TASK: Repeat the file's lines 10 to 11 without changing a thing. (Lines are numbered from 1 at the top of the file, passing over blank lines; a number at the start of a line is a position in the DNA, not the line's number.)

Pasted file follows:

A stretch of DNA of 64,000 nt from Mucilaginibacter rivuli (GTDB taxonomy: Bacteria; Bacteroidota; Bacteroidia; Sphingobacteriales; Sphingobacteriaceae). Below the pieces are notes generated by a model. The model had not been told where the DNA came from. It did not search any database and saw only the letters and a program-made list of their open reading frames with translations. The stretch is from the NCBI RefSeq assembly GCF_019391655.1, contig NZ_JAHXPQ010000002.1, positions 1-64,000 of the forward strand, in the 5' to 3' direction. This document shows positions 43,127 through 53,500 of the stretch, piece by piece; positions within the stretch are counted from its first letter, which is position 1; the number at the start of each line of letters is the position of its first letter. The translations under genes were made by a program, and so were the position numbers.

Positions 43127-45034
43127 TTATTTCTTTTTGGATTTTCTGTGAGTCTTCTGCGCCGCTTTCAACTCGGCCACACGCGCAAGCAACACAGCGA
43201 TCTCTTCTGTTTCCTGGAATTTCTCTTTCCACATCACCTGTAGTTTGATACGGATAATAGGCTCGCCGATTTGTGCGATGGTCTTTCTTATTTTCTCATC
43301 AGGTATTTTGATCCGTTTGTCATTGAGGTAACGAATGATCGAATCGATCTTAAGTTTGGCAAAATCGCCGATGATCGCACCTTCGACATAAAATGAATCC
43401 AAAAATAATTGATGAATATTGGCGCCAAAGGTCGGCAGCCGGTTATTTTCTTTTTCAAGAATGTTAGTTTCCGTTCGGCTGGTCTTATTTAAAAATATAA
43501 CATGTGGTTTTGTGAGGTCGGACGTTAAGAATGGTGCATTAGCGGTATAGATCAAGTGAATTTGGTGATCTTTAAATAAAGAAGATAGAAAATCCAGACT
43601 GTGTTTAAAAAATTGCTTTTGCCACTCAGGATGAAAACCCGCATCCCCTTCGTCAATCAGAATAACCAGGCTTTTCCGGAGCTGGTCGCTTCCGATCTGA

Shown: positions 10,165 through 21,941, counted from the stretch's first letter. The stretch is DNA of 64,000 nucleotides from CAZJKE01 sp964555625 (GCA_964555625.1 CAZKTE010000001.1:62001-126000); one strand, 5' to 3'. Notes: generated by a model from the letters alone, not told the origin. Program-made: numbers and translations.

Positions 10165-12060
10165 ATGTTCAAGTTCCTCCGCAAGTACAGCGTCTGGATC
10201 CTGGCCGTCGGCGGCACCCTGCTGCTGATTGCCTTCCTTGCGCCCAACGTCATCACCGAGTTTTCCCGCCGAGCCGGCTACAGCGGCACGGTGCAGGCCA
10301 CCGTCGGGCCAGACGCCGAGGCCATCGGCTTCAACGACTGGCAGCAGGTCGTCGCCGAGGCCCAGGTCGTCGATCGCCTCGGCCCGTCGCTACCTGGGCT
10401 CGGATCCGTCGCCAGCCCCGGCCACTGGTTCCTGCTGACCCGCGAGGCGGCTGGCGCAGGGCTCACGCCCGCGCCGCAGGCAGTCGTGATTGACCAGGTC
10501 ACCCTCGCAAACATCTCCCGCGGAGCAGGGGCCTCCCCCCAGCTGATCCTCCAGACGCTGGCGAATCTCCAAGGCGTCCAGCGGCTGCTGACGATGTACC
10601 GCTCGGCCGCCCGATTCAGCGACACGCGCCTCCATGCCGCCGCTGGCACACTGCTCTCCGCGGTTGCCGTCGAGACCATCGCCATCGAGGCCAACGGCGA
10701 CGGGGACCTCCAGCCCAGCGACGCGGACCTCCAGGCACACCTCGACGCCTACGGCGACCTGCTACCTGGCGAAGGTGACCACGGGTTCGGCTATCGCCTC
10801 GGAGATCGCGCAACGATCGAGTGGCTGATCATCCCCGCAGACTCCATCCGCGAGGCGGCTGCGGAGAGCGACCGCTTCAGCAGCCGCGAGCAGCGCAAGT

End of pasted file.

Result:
Positions 10165-12060
10165 ATGTTCAAGTTCCTCCGCAAGTACAGCGTCTGGATC